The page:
Develop and build, in Earth orbit, a dedicated interplanetary transfer vehicle. Assembling the vehicle over the course of several launches is a good idea because it can then be big and include elements with several different purposes: lunar landers, Mars landers, habitation modules, Earth- and Mars-departure stages, refillable fuel tanks. In putting this thing together, we ought to look very seriously into deployable or inflatable habitats, because then we could assemble a vehicle with a very large interior volume in relatively few launches. NASA is already doing this with TransHab, and Bigelow Aerospace has privately launched two inflatable, pressurized habitats into LEO. And we should look into innovative solutions to the challenges of long-term duration missions in this vehicle: for example, some think that the Earth departure stage, once spent, should be reeled out on the end of a tether and the whole thing spun to give the astronauts at least lunar gravity; the outer shell of the inflatable could be covered in UV-hardening material to give it good structure once deployed; and we could make a double-layered inflatable with the outer layer filled with water for radiation absorption and cooling. This should allow us to assemble a Mars transit vehicle with plenty of crew capacity for the months-to-years-long voyage there and back.
The transfer vehicle can be left in Mars orbit and re-used on the trip home. Once back at Earth orbit, crews would either return to the surface on a reentry vehicle they brought with them the whole time, or they could be picked up by a new launch.
One might argue that, since I’m calling for NASA to develop at least three separate vehicles (Earth launch/LEO ops/entry, planetary transit, and planetary descent/ascent), some requiring several launches to assemble, that the entire program cost will run more expensive than other alternatives out there. However, the great advantage to this architecture is that we will get what we pay for, in a dramatic gain to LEO and planetary capability!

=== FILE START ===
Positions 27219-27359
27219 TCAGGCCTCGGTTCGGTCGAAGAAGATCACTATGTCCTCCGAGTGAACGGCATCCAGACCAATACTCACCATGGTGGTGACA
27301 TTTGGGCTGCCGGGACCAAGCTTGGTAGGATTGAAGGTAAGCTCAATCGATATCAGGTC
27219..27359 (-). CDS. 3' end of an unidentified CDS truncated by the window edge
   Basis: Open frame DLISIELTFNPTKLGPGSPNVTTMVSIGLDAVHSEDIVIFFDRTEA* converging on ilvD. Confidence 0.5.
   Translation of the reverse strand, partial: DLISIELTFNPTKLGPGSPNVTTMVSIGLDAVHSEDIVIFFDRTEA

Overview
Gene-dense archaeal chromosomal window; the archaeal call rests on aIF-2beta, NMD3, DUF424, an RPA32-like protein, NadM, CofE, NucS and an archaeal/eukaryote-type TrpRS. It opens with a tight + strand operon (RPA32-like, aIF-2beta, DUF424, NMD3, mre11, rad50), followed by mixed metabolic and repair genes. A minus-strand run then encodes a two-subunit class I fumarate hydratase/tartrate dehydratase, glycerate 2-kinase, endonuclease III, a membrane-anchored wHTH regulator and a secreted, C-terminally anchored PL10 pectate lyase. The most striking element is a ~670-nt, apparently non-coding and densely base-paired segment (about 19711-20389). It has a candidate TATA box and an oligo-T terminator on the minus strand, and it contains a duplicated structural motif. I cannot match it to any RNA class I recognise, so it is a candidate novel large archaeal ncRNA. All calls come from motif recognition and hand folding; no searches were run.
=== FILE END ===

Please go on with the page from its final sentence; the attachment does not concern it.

4. Use the Direct-to-Mars architecture and ISRU
Robert Zubrin has been plugging this for a while:
Once on Mars, use in-situ resource utilization for all it’s worth. There’s plenty of iron and magnesium in Mars rocks, and there’s plenty of carbon, hydrogen, and oxygen at the poles (at least). Figure out how to build human habitats using Martian materials. Extract fuels from the soil and atmosphere. Look into fueling – or even building and assembling! – Mars ascent stages on the Red Planet. Maybe we can break down Martian materials to form composites or fabrics to produce more inflatable structures on the surface.
Design nothing to be sent to Mars that has only a single use in it. Find ways to use spent Mars landing stages, parachutes, ballutes, and aeroshells as raw materials. We should, again, look into inflatable habitats to minimize descent mass and volume but maximize habitat space.
Land greenhouses and hydroponics facilities. Use algae and plants to recycle carbon dioxide into oxygen and provide essential nutrients for the crew. Look into extracting medicinal compounds from plants. Make the colony as self-sufficient as it can possibly be. The great thing is that solutions to these challenges will directly impact and improve everyday life on Earth, giving ordinary non-space-enthusiast citizens something to point to and say, “the human space program gave me that.”
As you might have guessed, my two biggest problems with Constellation are the explicit lunar destination and the Orion vehicle. I hope to see the Augustine Commission, Obama Administration, and NASA be a bit more open-minded to alternatives as they consider the purpose of the human spaceflight program. Hopefully we’ll see something that looks really awesome, to connect with and inspire a generation that has grown up hearing all about the legacy of Apollo. I’m tentatively optimistic, especially because of the direct-to-Mars options outlined here, and we’ll just have to see what happens…